Steampunk is a difficult genre, not only to categorize but to master. It can involve everything from tiny robots infused into everyone’s blood at the orders of a 19th-century version of Genghis Khan’s horde to necromancers raising hordes of the dead to female airship captains carrying secretive cargoes across the English Channel. There’s often a few common elements: steam technologies abound, the aristocracy still largely reigns supreme, a dramatic chase conducted by airship is more likely than not to occur and, even more likely, a romance between a spirited heroine and dashing hero. However, world-building varies widely, as some books throw in a few steam trains and evening gowns and promptly sacrifice adventure, or a coherent plot, for a romance with a domineering alpha aristocrat. The best steampunk novels strike a balance between the two, providing a little bit of everything, and Gail Carriger’s work can be relied upon to do exactly that.

Her debut novel, “Soulless” (2009), takes place in an England where steam and the supernatural exist side by side and features the formidable Lady Alexia Tarabotti, the owner of a temperament that refuses to tolerate nonsense of any kind, a parasol that can be easily turned into a weapon and an unusual gift. Alexia is a preternatural, one of the rare individuals capable of taking away the powers of vampires and werewolves and of exorcising ghosts. Her unusual gift and ability to attract trouble lead her to be caught up in the mysterious disappearances and reappearances of vampires and with the irritatingly handsome, as well as simply irritating, Lord Connal Maccon. Intrigue, flirtation, a mysterious order with nefarious intentions and treacle tart ensue. Carriger manages to strike a skillful balance between mystery and romance, as Alexia and Maccon make for both good flirting and investigative partners. Their push-pull dynamic is positively delightful, and they are matched in every way. The supporting characters are equally amusing, whether it is Alexia’s remarkably silly best friend or Maccon’s professorial, highly dignified right-hand man. Admittedly, the unique writing style of “Soulless” is probably not for everyone. It can be very archaic, occasionally ranging on precious and packed with references to tea, fashion and the importance of having an appropriate witticism for every occasion. But for a certain kind of reader, it could well be heaven.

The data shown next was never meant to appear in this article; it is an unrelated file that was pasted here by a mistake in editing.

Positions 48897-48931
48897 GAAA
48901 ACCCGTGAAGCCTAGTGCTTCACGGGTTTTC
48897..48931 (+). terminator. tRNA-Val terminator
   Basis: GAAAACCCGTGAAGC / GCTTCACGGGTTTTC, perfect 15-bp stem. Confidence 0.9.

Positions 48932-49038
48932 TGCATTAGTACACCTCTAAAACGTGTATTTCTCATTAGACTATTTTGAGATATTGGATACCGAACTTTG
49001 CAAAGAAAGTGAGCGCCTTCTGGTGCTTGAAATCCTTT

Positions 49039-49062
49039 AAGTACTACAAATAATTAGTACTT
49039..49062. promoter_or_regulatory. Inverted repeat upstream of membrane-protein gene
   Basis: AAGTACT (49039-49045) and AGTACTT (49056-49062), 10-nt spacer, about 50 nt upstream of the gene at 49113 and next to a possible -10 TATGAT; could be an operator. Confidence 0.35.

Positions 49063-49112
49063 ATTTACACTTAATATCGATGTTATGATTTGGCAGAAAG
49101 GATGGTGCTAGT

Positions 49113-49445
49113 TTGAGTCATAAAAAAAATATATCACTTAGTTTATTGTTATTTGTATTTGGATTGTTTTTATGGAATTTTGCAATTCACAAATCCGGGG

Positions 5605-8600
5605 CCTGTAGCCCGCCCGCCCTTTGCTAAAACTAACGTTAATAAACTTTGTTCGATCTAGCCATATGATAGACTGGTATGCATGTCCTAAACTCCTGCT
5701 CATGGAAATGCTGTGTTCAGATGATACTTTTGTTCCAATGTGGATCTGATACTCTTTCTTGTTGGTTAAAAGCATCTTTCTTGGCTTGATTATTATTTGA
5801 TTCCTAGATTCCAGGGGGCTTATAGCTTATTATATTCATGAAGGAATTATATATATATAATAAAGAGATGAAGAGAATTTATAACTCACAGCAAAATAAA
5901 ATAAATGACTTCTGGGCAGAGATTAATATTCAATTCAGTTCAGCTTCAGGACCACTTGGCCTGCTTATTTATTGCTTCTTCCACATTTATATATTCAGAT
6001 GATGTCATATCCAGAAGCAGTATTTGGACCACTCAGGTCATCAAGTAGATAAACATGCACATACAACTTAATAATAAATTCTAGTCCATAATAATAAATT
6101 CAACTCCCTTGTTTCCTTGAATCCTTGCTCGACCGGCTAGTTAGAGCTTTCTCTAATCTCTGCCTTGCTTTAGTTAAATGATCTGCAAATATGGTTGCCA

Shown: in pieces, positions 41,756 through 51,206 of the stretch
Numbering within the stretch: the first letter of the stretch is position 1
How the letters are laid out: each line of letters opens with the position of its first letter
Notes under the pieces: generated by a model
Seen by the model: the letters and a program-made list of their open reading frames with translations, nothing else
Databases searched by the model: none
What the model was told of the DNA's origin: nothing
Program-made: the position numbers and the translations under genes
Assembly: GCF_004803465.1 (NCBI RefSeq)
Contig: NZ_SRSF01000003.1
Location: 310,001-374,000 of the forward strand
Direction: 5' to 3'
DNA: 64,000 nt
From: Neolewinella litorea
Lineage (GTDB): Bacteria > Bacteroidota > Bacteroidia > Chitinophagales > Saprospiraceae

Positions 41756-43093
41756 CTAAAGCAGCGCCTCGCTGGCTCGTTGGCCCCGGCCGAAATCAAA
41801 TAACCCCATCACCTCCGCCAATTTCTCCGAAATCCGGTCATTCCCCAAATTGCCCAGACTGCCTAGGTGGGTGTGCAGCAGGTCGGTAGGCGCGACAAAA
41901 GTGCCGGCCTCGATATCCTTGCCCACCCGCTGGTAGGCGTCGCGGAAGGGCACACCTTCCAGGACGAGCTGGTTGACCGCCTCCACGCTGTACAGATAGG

There are four more books about Alexia — which make up the Parasol Protectorate series — as she journeys to Scotland, Italy and Egypt in order to acquire even more lethal parasols and get to the heart of the mystery about her deceased father. They are all quite enjoyable, and, although the momentum flags slightly around the fourth book, it promptly picks back up in the fifth and final volume. Moreover, Carriger just launched a series about Prudence, Alexia’s daughter, who has special abilities of her own and whose adventures will no doubt take her to even more far-flung corners of the Empire. There is even a young adult series set before the Parasol Protectorate, which takes place at a boarding school charged with turning respectable young ladies into highly effective spies. Whatever your steampunk needs, Carriger is ready to deliver.


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